The Wold Bank, Annual Bank Conference on Development Economics (ABCDE), Amsterdam, May 2005, 27 p.
Publication year: 2005
Integration policies: the view from Southern and Eastern Mediterranean Countries

Integration policies: the view from Southern and Eastern Mediterranean Countries

Miscellaneous
Fargues P.
e-publication, 128 p.
Publication year: 2005
integration policies

Integration policies: the view from Southern and Eastern Mediterranean Countries

Miscellaneous
Fargues P.
e-publication, http://carim-south.eu/carim/material/Integration%202005%20-%20Description%20EN.pdf, 128 p.
Publication year: 2005
How any migrants from, and to, Mediterranean countries of the Middle East and North Africa

How any migrants from, and to, Mediterranean countries of the Middle East and North Africa

Miscellaneous
Fargues P.
[Migration Policy Centre]; [CARIM-South]; CARIM Analytic and Synthetic Notes; 2005/16
Publication year: 2005

How any migrants from, and to, Mediterranean countries of the Middle East and North Africa

Miscellaneous
Fargues P.
[Migration Policy Centre]; [CARIM-South]; CARIM Analytic and Synthetic Notes; 2005/16
Publication year: 2005
The Global Demographic Benefit of International Migration: A Hypothesis

The Global Demographic Benefit of International Migration: A Hypothesis

Miscellaneous
Fargues P.
paper presented at the Vth Annual Mediterranean Meeting, EUI, Florence (28 p.)
Publication year: 2004

This paper advances that international migration from developing to more developed countries during the last decades may have resulted in a smaller global world population than the one which would have been attained had no international migration taken place. Because most recent migration has been from high to low birth rates countries, and migrants send back to their home countries models and ideas that prevail in host countries, international migration would have contributed to the demographic transition in the former. In particular, emigration would have fostered education, i.e. the single most important determinant of the demographic transition, among non-migrant populations in migrants’ regions of origin. This framework is tested with data from three major countries of origin of migrants: Egypt, Turkey and Morocco.

Reappraising Migration on the EU-Turkey Agenda

Book Chapter
Fargues P.
N. TOCCI (ed), A. EVIN (ed), Towards Accession Negotiations: Turkey's Domestic and Foreign Policy Challenges Ahead, EUI-RSCAS, 2004
Publication year: 2004

Arab Migration to Europe: Trends and Policies

Journal Articles
Fargues P.
International Migration Review,. Winter 2004, Vol. 38, No. 4: 1348-71
Publication year: 2004

Growing Arab migration to Europe is a likely scenario for the coming years, poorly prepared for by current policies. The paper examines three reasons for this scenario: new patterns of family-building in Arab countries; aging in Europe; and the emergence of a new demand for migrant labor. While the ongoing establishment of free trade may increase migratory pressures, government policies remain potentially conflicting — on the Arab side, optimizing the economic benefits drawn from emigrants and reviving their sense of belonging to their culture of origin; on the European side, restricting further immigration and integrating former migrants in the host society and culture.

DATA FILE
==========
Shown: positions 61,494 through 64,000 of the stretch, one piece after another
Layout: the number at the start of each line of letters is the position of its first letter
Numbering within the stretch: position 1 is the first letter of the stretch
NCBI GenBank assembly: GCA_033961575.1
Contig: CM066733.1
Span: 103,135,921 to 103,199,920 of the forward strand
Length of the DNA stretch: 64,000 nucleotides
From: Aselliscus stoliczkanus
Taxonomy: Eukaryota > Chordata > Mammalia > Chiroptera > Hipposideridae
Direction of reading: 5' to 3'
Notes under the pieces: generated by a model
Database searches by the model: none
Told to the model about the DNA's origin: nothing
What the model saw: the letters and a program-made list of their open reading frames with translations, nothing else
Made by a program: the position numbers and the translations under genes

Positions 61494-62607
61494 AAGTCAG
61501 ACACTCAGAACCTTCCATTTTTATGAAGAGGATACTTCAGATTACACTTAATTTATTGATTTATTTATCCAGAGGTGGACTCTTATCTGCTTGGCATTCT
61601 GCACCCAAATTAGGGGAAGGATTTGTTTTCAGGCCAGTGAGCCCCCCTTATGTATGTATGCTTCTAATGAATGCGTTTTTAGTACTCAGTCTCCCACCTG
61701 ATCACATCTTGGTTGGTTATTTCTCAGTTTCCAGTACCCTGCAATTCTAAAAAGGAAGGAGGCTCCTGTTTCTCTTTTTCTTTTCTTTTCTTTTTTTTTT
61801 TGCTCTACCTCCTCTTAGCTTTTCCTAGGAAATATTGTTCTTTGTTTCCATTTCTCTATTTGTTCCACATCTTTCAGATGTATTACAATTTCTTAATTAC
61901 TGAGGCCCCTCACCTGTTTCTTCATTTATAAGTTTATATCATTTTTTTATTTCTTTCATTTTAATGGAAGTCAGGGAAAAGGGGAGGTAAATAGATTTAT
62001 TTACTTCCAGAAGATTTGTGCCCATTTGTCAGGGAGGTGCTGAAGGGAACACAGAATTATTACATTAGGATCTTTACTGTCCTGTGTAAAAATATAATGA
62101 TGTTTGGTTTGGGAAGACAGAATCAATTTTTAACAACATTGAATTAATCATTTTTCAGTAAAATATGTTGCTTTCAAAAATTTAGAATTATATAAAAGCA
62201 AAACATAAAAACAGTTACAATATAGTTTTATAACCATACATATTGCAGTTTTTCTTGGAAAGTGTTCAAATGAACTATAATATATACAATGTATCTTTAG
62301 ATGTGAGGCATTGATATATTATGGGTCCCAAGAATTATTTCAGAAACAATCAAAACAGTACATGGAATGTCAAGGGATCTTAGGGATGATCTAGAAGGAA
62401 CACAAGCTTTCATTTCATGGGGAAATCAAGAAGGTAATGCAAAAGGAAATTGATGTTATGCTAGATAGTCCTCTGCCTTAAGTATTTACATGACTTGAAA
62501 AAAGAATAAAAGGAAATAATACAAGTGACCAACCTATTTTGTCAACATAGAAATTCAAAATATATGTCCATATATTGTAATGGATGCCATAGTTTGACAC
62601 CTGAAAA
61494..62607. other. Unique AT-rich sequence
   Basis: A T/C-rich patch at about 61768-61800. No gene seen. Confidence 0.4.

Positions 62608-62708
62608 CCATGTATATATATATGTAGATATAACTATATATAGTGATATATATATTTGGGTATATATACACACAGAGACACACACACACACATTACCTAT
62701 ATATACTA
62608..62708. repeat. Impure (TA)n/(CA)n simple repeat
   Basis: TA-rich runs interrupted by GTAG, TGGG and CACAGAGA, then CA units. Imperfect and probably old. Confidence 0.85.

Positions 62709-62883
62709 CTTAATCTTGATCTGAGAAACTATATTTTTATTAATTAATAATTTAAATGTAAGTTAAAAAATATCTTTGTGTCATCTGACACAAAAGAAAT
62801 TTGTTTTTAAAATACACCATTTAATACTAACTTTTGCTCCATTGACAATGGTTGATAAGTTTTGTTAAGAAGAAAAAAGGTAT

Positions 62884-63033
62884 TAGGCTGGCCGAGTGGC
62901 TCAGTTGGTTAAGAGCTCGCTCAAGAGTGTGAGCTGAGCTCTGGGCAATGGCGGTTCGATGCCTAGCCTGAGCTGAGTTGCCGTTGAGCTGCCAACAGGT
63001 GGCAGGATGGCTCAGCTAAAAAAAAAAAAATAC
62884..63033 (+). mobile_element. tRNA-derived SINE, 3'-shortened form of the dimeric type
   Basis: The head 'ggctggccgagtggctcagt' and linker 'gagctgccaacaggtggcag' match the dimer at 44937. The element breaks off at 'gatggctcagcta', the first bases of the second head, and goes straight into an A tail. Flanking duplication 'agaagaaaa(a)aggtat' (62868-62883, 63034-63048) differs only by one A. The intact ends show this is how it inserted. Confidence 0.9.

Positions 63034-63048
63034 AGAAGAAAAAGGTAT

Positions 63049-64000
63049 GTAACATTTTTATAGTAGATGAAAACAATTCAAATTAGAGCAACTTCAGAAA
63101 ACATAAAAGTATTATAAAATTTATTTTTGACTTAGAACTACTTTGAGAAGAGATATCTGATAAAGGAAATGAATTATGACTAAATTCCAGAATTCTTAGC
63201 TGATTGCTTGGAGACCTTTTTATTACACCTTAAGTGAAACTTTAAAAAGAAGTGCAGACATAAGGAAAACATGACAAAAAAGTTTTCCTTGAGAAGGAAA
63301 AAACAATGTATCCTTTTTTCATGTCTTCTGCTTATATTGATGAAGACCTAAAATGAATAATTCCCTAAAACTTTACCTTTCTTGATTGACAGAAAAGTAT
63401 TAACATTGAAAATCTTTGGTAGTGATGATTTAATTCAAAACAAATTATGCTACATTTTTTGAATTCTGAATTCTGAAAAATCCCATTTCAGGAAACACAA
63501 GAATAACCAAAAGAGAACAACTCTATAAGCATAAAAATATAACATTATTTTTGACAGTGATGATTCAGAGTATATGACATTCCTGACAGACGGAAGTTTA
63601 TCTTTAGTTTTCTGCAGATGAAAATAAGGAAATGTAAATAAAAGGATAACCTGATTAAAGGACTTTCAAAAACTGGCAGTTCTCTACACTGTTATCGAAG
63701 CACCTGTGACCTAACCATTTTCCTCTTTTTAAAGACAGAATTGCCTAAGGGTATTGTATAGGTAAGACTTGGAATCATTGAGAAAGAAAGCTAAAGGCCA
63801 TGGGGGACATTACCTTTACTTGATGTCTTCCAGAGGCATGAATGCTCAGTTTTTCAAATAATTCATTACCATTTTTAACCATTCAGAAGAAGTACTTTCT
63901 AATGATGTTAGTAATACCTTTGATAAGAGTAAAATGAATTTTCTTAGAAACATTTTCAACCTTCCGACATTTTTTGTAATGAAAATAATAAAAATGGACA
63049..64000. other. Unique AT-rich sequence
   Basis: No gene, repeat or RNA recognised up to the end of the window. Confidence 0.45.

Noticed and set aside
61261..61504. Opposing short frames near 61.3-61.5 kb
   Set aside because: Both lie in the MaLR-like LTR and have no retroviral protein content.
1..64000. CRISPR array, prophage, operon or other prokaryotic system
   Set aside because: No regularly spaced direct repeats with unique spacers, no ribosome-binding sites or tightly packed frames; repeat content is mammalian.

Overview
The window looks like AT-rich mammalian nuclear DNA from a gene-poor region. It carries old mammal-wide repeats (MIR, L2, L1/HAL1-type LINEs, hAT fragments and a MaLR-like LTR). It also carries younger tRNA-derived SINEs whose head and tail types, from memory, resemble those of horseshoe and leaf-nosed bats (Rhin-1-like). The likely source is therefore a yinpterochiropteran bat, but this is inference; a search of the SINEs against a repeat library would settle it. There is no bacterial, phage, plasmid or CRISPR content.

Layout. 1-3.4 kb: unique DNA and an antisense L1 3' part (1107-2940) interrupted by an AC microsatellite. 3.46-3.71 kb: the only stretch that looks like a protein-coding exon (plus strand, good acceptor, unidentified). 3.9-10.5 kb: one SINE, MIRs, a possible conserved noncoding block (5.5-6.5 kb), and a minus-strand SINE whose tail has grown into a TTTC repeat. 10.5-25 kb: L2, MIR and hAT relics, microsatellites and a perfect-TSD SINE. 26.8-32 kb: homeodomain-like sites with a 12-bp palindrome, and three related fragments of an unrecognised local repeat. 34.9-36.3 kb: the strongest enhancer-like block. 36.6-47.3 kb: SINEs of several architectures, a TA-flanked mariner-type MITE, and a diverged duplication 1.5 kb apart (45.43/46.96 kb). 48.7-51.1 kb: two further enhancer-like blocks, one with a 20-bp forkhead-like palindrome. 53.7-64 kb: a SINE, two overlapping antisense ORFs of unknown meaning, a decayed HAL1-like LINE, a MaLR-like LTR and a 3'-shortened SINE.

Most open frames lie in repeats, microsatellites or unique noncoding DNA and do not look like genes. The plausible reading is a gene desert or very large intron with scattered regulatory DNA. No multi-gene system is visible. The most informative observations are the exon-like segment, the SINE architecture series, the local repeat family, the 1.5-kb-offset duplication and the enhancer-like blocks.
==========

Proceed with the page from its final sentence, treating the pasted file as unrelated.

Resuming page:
The Mediterranean: a Gulf or a Bridge? Population and Migration in the Euro-Med Process

Miscellaneous
Fargues P.
Kalamazoo College, Center for Western European Studies, 2003
Publication year: 2003

Terminating Marriage

Book Chapter
Fargues P.
Nicholas S. HOPKINS (ed), The New Arab Family , 2003, 247-272, Cairo Papers in Social Sciences, Vol 24/1-2
Publication year: 2003

Préface

Miscellaneous
Fargues P.
Marie LADIER (ed), Jean-Claude CHESNAIS (ed), Population et politique en Iran. De la Monarchie à la République islamique , 2003, 171-196, Cahier de l’INED, No 150
Publication year: 2003

Population Studies

Book Chapter
Fargues P.
S. Joseph (Ed.), Encyclopedia of Women and Islamic Cultures, Brill, Leiden-Boston, pp. 321-25.
Publication year: 2003

La femme dans les pays arabes : vers une remise en cause du système patriarcal ?

Journal Articles
Fargues P.
Population et Sociétés n°387, INED, Paris, 4 p
Publication year: 2003
The stark picture of human development in the Arab world painted in a report written for the United Nations by leading Arab researchers became the subject of impassioned debate in late summer 2002. They found that it was being seriously undermined by failings on three fronts: civil and political freedom, knowledge production and dissemination, and empowerment of women [1]. All—but especially the latter— are seen as the main factors of demographic transition, especially fertility reduction. Women’s status, therefore, should be reflected in continuing high fertility. But is that the case?

L’émigration en Europe vue d’Afrique du Nord et du Moyen-Orient

Journal Articles
Fargues P.
Esprit n°300 : 125-43 (2003).
Publication year: 2003

L’Egypte au XXe siècle

Book Chapter
Fargues P.
Jean-Claude CHASTELAND and Jean-Claude CHESNAIS (eds), La population du Monde. Géants démographiques et défis internationaux , 2003, 171-196, Cahier de l’INED, No 149
Publication year: 2003

Family and Household in Mid-Nineteenth Century Cairo

Book Chapter
Fargues P.
Beshara DOUMANI (ed), Family History in the Middle East: Household, Property and Gender , 2003, 23-49
Publication year: 2003

The Current Demographic, Economic and Political Situation in the Countries of the Southern Mediterranean Rim

Miscellaneous
Fargues P.
Conference on Irregular Migration and the Dignity of Migrants : Co-operation in the Mediterranean Region – Athens 3-4 October 2001, Council of Europe, June 2002, pp. 29-40
Publication year: 2002

Syria’s demographic growth, an opportunity as much as a challenge

Miscellaneous
Fargues P.
The Syria Report, n°1, Novembre 2002, Paris, pp. 8-9
Publication year: 2002